Google rivals push for EU to hold Google accountable for antitrust actionstext_fields
Three rival search engines have come together to demand that the European Union enforce the terms of the Digital Markets Agreement (DMA) in order to prevent Google from monopolising the market.
DuckDuckGo, Germany's Ecosia, and French peers Qwant and Lilo told the European parliament that despite Google being fined repeatedly for violating antitrust laws, there was no real action on behalf of lawmakers to make the market more accessible for its competitors.
"The DMA should enshrine in law a requirement for a search engine preference menu that would effectively ban Google from acquiring default search access points of the operating systems and the browsers of gatekeepers," the three competitor companies said.The DMA may come into force in 2023 once it gets the green light from EU lawmakers and EU countries.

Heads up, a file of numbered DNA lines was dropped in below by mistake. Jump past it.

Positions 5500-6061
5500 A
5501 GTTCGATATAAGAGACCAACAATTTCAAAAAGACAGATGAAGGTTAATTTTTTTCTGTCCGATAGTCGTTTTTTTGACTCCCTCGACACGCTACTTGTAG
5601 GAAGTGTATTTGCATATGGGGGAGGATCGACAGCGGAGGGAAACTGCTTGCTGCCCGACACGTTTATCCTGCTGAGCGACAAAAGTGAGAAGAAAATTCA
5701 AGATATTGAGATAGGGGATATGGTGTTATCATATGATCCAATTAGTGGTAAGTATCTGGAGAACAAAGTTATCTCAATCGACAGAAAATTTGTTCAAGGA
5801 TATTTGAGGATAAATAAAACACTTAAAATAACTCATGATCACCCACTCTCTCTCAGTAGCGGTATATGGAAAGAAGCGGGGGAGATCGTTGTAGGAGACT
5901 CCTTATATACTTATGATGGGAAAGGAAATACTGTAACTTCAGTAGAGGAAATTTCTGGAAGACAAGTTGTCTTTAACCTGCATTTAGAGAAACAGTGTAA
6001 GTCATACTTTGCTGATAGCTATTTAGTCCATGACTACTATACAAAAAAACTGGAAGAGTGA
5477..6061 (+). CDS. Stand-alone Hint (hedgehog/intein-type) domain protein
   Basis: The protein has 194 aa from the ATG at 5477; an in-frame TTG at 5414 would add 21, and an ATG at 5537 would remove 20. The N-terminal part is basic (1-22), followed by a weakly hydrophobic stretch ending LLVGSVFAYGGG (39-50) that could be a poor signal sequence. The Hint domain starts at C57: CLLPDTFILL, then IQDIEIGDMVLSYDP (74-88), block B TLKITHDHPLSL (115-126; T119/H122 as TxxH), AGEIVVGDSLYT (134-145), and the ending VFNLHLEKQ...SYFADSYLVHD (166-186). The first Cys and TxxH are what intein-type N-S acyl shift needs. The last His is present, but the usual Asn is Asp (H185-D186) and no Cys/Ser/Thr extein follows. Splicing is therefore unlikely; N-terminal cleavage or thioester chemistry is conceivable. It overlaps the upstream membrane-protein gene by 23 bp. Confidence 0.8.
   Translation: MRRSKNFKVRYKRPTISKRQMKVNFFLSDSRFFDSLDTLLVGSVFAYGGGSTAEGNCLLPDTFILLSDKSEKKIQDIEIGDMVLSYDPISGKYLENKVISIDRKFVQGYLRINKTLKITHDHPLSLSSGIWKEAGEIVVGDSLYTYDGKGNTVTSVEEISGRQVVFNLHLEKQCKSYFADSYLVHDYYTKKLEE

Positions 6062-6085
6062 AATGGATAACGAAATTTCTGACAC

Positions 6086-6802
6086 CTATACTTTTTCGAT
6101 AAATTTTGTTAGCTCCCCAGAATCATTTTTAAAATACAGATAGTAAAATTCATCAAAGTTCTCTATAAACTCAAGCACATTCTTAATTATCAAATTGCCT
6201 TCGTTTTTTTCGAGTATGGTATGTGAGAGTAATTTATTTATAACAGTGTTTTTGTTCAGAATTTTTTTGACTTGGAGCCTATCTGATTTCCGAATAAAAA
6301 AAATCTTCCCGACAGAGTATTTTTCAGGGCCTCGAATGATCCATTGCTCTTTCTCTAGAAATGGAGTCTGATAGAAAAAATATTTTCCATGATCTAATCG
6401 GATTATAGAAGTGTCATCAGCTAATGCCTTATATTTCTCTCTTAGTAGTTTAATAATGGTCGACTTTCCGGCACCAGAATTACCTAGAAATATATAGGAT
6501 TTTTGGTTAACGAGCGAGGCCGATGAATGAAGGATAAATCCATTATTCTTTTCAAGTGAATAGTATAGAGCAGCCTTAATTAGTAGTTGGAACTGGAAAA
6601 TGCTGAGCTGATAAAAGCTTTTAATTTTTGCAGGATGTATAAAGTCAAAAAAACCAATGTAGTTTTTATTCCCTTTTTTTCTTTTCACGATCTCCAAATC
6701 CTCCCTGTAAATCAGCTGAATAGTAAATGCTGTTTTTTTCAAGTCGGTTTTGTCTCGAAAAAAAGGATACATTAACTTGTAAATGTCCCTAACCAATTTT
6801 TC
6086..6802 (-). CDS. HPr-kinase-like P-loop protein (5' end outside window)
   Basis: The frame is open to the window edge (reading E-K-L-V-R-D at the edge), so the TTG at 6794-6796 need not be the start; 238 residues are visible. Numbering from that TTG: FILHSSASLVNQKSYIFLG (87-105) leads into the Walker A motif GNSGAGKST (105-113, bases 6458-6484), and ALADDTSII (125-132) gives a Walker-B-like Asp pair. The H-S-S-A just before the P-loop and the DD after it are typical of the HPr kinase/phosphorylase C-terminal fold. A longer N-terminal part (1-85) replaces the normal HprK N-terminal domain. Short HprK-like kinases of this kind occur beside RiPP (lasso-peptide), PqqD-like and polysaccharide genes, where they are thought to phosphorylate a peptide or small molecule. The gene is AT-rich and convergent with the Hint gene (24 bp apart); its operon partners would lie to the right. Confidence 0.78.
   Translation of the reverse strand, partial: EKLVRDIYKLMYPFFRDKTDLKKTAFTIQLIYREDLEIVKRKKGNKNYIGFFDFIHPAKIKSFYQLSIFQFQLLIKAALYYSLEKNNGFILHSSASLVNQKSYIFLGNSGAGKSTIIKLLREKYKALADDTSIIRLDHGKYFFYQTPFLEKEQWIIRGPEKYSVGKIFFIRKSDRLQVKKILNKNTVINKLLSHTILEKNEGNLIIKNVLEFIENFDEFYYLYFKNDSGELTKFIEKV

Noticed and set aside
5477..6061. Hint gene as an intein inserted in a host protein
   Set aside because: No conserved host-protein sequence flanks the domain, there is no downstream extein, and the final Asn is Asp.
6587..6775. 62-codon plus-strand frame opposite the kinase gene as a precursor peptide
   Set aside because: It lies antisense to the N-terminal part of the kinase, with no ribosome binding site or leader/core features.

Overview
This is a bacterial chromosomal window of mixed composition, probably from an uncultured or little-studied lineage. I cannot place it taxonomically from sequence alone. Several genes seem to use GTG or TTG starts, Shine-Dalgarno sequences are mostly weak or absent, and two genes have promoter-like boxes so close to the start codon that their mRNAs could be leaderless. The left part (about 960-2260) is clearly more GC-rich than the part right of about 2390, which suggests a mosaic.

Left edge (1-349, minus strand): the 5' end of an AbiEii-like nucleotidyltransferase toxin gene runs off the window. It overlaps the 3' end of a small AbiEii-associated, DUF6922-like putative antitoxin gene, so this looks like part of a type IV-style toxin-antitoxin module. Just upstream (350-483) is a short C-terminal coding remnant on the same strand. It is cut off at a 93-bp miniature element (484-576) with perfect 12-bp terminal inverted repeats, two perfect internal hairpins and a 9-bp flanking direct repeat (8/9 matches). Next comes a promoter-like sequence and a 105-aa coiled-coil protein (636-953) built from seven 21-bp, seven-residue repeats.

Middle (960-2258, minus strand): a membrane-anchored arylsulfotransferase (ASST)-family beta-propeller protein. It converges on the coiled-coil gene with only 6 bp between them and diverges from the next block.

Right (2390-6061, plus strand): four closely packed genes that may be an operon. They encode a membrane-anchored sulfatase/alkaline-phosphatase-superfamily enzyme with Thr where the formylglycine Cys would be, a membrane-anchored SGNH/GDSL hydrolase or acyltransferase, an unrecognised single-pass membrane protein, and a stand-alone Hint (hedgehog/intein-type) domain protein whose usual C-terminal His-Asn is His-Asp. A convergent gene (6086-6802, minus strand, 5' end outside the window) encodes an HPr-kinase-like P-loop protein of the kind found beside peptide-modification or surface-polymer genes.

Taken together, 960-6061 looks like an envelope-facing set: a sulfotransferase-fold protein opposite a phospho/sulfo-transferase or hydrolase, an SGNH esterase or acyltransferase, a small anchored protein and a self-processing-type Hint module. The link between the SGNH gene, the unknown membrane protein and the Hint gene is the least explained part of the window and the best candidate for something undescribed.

Google and the European Union have been engaged in a tussle since 2010 with the EU finding Google guilty of promoting its own advertising, products and Chrome search engine at the cost of rivals. Google was recently fined 4.34 billion euro ($5 billion) European Union antitrust fine due to forcing users to use only it's AdSense services The company is currently appealing even as it complies with EU laws. So far Google has spent $8 billion on fines alone.
DuckDuckGo and other search engine makers had previously protested Google's monopoly over the Android Market which led to Google opening up the platform for other search engines. It was alleged that users were only offered the choice of default search engine once while they were pushed to use Google's Chrome engine alone.